Dred Scott Decision

Dred Scott Decision


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Dred Scott Decision


Dred Scott was born around 1795 in Virginia. The exact date of his birth is unknown because he was born a slave. As a child, Scott belonged to Peter Blow, who was a farm owner. When the farm turned unproductive Blow moved his family and 6 slaves to St. Louis, Missouri. In St. Louis, Blow purchased a boarding house and no longer needed Dred, so he rented him to ship owners who needed deckhands on their river boats that traveled the Mississippi River. Then in 1832, Blow became very ill and was forced to quit the boarding house business.

At this time he sold Dred Scott to an army surgeon, Dr. John Emerson for $500. Soon after purchasing Dred Scott, Dr. Emerson was reassigned to Fort Armstrong, Illinois, and he took Dred Scott with him. However, at this time Illinois was a free state, but the laws were unclear about what happened when a master brought a slave into a free state. At the time, it was accepted that a slave owner could travel with their slaves in free states, but if they wanted to become permanent residents they would have to free their slaves. A short time later, Dr. Emerson was transferred to Fort Snelling, Minnesota, which did not allow slavery. At Fort Snelling, Dr. Emerson purchased a female slave named Harriet Robinson. Harriet and Dred fell in love. At the time slaves were not permitted to marry. They had 4 children, but only 2 lived until adulthood. In 1837, Dr. Emerson married and they all moved to Ft. Jesup, Louisianna, a slave state. Then when Dr. Emerson died in 1843, he willed Dred Scott to his widow.

Dred Scott tried to purchase his freedom from Mrs. Emerson. However, Mrs. Emerson was against freeing him. Then on April 6, 1846, Dred Scott surprised everyone when he filed suit against the widow Emerson. He sued on the grounds that he had spent long amount of time in free states and as a result he should be given his freedom. A few days later a Missouri circuit judge ruled in Dred Scott's favor. However, Mrs. Emerson appealed the decision to the state supreme court. Subsequently, the supreme court ruled in her favor in 1852. Mrs. Emerson immediately sold Dred to her brother, John Sanford. Sanford lived in New York, but traveled frequently to St. Louis on business. At this time, Dred Scott was allowed to take his case to the United States Supreme Court because the case now involved 2 states.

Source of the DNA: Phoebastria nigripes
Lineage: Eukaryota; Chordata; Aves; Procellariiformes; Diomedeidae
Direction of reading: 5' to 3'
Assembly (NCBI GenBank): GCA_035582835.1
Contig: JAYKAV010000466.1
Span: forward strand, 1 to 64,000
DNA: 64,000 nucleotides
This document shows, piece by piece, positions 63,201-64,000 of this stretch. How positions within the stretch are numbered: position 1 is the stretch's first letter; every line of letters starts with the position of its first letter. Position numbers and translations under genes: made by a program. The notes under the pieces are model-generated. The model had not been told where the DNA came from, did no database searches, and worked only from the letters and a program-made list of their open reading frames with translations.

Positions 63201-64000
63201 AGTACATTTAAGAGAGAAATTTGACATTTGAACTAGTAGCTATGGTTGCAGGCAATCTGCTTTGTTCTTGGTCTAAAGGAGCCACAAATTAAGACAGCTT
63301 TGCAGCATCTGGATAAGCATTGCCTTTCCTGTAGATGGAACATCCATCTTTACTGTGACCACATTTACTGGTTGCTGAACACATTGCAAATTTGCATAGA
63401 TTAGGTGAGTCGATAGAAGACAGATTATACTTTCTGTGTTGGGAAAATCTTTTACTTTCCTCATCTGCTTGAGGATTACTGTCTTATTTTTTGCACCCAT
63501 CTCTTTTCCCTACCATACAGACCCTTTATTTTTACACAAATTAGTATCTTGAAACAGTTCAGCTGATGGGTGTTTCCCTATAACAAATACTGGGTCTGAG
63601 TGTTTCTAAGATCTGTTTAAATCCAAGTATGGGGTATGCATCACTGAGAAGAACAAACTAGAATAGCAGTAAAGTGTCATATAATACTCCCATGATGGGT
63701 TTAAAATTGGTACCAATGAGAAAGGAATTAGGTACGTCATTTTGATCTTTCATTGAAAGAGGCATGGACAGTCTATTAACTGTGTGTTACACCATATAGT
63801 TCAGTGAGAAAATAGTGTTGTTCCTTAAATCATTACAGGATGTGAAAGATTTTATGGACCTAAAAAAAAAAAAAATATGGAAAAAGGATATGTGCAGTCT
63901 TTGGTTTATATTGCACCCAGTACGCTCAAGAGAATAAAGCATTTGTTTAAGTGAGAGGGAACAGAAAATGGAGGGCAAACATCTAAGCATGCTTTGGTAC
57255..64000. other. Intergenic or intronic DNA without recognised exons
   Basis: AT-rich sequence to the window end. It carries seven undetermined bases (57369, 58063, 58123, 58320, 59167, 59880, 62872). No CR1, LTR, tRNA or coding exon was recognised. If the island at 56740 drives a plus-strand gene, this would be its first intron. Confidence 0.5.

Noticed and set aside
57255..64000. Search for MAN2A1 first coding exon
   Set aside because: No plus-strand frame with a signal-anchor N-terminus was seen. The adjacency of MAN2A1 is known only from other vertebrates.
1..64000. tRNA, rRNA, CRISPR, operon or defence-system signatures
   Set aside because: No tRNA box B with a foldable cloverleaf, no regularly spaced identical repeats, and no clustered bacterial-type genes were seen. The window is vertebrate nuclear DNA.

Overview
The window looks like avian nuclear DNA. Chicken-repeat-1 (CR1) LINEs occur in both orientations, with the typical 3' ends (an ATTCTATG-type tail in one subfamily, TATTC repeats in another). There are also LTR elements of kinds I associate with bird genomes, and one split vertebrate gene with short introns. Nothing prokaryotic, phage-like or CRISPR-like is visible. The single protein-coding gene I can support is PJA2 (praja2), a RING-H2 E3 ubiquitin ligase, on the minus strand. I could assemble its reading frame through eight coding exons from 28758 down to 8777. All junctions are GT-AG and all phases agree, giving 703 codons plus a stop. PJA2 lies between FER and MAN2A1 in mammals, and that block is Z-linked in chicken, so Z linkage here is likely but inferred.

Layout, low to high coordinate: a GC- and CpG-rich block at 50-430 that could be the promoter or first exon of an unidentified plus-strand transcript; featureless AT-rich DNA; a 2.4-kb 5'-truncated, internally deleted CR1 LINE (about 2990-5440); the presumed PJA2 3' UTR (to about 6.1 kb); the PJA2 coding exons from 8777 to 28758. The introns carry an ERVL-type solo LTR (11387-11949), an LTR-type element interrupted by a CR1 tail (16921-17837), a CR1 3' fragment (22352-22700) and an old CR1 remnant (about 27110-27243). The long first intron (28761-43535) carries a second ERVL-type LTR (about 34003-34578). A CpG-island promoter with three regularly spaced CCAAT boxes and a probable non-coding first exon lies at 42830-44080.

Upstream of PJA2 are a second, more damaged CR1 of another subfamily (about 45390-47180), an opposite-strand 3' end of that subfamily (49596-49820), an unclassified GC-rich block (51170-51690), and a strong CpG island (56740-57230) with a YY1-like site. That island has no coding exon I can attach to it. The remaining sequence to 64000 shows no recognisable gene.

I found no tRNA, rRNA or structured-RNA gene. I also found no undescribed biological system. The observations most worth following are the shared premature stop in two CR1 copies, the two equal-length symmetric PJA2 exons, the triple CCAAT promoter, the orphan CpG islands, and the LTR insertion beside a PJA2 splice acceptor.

The case is known as Dred Scott v. Sanford, and it would not be heard by the Supreme Court until February of 1856. The court at this time was composed of 7 justices that had been appointed by pro-slavery presidents, and five who were from families that owned slaves themselves. Justice Roger B. Taney delivered the decision, on a vote of 7 to 2. He stated that Scott was private property and that he could be taken to as well as removed from states or territories regardless of their slavery laws. Taney continued by claiming that Dred Scott was not a citizen. He ruled that Dred Scott as a slave did not have the right to sue. Taney continued by declaring that the Missouri Compromise of 1820, which banned slavery north of 38 degrees 30 minutes (Ohio River), to be unconstitutional. He cited the 5th Amendment in their decision, stating that the United States Constitution prohibits Congress from depriving persons of their property without due process of the law. At this time the sons of Peter Blow came to Dred Scott's aid. They had known each other since childhood. The Blows purchased both Dred Scott and his wife’s freedom. Sadly, Dred Scott would die 9 months later.